A man has been convicted of possession of 67 stolen antique books, including a very rare King James Bible.
Andrew Shannon (51) has been charged with illegally handling books from the Carton House library in Kildare, the historic seat of the FitzGerald family.
The books, including a 1660 edition of the King James Bible of which there are only six, disappeared after being stored during the restoration of the country house.
Gardaí says they were later found in Shannon’s house during a search. Shannon told investigators he bought the books at a fair or party for around 300 Irish pounds and used them to decorate his home.
Shannon of Willans Way, Ongar, Dublin pleaded not guilty in Dublin Circuit Criminal Court to possession of the books at her home despite knowing or not knowing whether they had been stolen on March 3, 2007.
After a five-day trial and just under four hours of deliberation, the jury returned a unanimous guilty verdict.
Under the new EU Victims Directive, transposed into Irish law last November, Judge Petria McDonnell called on the owners of Carton House to provide a victim impact report for the sentencing hearing next April.
Conor Mallaghan testified at the trial that he had worked at Carton House since 1994, overseeing its restoration after his father’s company purchased the estate in 1977. He said that before restoration work began, he put all objects in the house, including books from the library, in storage.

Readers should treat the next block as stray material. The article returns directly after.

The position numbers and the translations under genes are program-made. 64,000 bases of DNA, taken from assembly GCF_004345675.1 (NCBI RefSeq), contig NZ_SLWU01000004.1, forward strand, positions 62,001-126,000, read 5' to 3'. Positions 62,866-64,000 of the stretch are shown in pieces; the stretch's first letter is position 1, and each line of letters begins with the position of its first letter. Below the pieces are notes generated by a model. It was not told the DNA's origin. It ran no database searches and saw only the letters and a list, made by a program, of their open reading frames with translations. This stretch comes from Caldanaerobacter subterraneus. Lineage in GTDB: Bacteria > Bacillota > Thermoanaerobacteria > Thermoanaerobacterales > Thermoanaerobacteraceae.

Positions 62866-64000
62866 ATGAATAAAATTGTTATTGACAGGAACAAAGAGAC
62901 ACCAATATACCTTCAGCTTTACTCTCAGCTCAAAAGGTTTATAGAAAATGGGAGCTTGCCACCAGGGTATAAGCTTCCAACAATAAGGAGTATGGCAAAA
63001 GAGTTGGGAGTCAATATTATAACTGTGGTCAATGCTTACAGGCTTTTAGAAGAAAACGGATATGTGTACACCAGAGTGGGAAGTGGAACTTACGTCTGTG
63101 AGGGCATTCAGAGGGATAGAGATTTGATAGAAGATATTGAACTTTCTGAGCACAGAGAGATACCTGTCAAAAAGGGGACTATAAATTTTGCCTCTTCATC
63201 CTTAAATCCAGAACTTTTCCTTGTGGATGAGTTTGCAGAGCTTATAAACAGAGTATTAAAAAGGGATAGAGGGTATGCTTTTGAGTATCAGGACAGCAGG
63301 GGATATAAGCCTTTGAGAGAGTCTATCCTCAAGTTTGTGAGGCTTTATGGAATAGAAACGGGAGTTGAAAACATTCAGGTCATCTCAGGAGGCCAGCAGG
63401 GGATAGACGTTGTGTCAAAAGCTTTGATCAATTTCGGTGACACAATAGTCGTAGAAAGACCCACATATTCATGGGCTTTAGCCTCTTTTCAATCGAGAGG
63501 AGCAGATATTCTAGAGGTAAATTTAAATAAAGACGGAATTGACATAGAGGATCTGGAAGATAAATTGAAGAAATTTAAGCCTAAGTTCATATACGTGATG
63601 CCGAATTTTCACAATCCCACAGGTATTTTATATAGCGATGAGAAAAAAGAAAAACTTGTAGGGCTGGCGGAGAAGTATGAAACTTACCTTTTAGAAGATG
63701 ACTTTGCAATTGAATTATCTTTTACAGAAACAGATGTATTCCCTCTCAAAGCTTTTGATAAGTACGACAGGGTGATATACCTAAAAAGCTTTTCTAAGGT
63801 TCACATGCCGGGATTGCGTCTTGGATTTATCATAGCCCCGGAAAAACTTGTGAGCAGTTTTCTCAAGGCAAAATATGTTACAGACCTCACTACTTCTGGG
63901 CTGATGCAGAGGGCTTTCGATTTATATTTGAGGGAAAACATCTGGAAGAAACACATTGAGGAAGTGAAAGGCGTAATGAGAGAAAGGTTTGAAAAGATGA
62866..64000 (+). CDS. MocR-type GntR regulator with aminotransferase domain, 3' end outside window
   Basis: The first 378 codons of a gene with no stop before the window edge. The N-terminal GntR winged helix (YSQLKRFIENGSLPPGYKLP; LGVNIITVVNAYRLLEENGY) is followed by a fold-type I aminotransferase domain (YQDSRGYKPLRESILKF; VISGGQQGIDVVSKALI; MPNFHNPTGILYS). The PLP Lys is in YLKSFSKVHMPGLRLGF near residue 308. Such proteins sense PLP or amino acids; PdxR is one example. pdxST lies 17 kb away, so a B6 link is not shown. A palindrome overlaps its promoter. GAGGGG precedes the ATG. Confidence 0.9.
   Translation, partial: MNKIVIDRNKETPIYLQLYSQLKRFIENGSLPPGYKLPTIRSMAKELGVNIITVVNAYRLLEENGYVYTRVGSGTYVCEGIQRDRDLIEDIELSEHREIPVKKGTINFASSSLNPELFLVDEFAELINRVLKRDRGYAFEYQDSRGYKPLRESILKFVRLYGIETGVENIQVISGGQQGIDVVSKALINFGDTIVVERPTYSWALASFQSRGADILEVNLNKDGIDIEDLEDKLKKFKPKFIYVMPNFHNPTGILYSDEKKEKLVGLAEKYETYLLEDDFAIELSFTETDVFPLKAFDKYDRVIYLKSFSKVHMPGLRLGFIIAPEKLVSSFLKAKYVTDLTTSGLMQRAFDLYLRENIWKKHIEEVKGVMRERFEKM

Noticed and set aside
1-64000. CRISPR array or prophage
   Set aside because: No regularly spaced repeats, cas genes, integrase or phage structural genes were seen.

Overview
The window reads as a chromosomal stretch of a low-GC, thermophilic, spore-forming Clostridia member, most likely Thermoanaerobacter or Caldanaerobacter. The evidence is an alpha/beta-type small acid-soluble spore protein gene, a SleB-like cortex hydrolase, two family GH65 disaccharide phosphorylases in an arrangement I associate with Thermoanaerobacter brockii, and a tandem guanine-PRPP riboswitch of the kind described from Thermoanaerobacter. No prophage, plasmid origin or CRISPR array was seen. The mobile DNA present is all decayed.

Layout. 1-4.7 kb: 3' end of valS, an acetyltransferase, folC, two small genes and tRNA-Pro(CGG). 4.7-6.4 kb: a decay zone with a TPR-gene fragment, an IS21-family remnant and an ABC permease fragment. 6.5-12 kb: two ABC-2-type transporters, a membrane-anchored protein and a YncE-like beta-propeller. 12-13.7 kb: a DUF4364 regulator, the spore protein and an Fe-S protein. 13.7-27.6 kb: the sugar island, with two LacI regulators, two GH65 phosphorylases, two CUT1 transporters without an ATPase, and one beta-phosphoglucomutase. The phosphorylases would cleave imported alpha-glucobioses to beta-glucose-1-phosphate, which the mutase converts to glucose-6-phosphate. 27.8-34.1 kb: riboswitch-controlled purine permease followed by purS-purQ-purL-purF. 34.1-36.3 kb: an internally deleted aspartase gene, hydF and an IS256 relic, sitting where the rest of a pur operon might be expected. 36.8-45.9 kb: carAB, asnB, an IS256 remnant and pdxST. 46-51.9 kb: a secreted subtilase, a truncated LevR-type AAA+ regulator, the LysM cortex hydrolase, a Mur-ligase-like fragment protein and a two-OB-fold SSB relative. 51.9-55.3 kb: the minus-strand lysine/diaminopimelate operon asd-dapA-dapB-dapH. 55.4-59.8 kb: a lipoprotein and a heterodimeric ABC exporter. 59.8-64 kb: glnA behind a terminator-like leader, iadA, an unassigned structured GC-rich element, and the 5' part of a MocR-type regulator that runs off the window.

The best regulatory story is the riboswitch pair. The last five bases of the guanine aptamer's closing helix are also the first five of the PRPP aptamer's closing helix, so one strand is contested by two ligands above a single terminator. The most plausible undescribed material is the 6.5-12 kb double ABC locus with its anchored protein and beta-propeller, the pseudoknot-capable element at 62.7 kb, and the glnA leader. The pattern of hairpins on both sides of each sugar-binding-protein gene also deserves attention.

He said he photographed each book before putting it away.
The books remained in boxes until 2006, when the library restoration process began. Mr Mallaghan said that was when he noticed the missing books and went to the warden.
He agreed with the lawyer that in 2007 he went to the guard station with his father to identify several books that had been found.
Mr. Mallaghan was shown three of the ancient books in court, including a large edition of the King James Bible. He told the lawyer he identified them by the FitzGerald family crest which was on their backs and on the inside of the blanket.
Mr Mallaghan explained that the crest depicted a monkey that legend has it saved one of the FitzGerald after waking him up in a burning building.
Mr Mallaghan said some of the books date from the mid-17th century “and beyond”. He told the lawyer that his family had never sold or loaned any of the 67 books and had not given anyone permission to take them out of the house outside of the storage company.